Chinese and American officials began talks on Monday aimed at ending a bruising trade battle between the world’s two biggest economies, as Beijing complained over the sighting of a U.S. warship in what it said were Chinese waters. It was unclear if the ruckus over the warship might disrupt the working level talks being held at the Chinese Commerce Ministry. The two sides have provided scant information about the discussions. Both sides have expressed optimism over the potential for progress in settling their tariff fight over Beijing’s technology ambitions. Ministry spokesman Lu Kang said on Monday that Chinese military aircraft and naval vessels were dispatched to identify the U.S. vessel and warn it to leave the area near disputed islands in the South China Sea.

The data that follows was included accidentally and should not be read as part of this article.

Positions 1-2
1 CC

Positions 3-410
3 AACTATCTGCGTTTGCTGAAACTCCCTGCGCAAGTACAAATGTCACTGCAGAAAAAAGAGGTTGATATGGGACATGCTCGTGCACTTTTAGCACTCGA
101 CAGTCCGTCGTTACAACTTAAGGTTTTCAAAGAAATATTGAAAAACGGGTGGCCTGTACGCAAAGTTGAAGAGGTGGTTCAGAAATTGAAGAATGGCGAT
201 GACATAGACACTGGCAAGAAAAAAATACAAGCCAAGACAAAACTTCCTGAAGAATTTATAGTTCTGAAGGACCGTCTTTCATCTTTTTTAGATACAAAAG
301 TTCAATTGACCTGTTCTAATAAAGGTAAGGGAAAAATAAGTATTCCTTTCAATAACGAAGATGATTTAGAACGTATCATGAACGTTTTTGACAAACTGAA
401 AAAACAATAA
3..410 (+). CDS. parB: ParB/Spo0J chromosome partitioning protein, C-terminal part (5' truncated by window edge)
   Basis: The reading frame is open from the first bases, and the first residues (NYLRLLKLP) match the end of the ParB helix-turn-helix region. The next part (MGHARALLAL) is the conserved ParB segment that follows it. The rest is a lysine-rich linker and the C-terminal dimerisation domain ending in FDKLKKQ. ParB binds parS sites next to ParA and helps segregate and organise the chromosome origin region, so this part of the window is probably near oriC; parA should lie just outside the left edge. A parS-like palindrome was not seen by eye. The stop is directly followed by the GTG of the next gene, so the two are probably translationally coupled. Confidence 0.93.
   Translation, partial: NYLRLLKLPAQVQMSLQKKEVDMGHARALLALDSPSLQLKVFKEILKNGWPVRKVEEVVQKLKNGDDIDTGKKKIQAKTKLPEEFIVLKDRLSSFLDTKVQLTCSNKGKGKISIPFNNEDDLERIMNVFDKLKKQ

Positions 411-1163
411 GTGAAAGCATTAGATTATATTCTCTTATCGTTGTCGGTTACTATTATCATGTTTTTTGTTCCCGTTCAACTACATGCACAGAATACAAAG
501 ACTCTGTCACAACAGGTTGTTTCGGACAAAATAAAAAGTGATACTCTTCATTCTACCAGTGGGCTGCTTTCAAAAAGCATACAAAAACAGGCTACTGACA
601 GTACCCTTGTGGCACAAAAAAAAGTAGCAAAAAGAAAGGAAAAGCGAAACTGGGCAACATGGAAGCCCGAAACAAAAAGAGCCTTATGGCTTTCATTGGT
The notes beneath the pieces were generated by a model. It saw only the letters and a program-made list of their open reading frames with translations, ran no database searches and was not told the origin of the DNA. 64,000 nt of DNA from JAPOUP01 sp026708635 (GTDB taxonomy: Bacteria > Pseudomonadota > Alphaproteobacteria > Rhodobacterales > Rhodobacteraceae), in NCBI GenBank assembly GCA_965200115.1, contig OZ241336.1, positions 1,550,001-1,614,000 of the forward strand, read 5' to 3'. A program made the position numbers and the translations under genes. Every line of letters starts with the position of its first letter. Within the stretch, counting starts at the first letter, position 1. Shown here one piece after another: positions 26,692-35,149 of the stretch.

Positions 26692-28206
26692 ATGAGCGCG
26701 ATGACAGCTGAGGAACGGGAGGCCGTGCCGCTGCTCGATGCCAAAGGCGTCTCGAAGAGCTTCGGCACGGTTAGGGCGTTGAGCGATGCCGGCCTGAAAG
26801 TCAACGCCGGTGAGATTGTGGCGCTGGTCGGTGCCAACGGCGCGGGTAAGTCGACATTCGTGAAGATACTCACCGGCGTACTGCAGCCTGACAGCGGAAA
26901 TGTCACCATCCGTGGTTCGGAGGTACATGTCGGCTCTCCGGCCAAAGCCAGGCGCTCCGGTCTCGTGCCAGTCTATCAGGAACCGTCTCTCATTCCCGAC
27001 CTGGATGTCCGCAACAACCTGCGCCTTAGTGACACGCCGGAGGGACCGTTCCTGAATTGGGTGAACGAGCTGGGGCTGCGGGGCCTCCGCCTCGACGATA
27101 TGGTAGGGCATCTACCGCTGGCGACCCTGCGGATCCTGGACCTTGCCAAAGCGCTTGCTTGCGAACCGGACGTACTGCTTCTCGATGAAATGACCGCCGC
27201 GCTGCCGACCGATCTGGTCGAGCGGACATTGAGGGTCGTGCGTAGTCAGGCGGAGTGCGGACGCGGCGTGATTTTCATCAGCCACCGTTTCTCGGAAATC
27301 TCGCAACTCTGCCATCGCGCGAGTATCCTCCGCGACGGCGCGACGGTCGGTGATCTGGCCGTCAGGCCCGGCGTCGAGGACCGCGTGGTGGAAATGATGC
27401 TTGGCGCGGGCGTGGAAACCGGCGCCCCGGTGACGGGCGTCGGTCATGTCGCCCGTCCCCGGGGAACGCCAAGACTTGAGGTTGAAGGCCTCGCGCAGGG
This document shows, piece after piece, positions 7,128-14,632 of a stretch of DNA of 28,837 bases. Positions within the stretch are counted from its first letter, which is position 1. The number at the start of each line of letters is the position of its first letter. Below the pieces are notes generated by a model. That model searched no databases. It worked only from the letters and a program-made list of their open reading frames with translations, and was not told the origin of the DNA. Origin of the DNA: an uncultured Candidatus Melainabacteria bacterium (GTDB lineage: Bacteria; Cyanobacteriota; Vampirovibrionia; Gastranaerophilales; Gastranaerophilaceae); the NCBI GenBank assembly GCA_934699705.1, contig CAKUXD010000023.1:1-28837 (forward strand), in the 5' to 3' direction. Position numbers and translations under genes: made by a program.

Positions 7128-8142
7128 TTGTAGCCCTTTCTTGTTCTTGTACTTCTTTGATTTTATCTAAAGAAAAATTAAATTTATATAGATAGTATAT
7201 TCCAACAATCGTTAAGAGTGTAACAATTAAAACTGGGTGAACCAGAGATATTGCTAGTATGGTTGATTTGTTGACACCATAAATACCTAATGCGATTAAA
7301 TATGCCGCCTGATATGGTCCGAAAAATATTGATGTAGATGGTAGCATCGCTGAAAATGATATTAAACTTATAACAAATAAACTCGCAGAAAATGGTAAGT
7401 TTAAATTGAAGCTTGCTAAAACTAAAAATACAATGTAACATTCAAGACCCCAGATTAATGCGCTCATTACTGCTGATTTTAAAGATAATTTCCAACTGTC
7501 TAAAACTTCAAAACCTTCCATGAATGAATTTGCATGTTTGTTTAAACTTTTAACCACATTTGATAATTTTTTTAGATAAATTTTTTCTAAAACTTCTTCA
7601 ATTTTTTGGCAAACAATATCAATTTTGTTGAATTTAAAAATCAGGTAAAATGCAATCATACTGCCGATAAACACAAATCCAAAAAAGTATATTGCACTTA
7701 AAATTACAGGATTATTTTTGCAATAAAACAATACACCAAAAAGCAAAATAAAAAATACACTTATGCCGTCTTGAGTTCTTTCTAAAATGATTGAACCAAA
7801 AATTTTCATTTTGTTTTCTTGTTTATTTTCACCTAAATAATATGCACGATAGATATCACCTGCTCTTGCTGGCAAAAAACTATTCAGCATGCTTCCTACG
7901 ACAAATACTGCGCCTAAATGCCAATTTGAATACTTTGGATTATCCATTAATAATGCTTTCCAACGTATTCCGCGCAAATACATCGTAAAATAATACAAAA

“We have made stern complaints with the U.S.,” Mr. Lu said. He said the warship, which he said was the destroyer the USS McCampbell , had violated Chinese and international law, infringed on Chinese sovereignty and undermined peace and stability. “As for whether this move has any impact to the ongoing trade consultations… to properly resolve existing issues of all kinds between China and the U.S. is good for the two countries and the world,” Mr. Lu said. But he added, “The two sides both have responsibility to create necessary and good atmosphere to this end.” A Pentagon spokesman, Lt. Col. David Eastburn, said “The United States will continue to fly, sail, and operate anywhere international law allows.”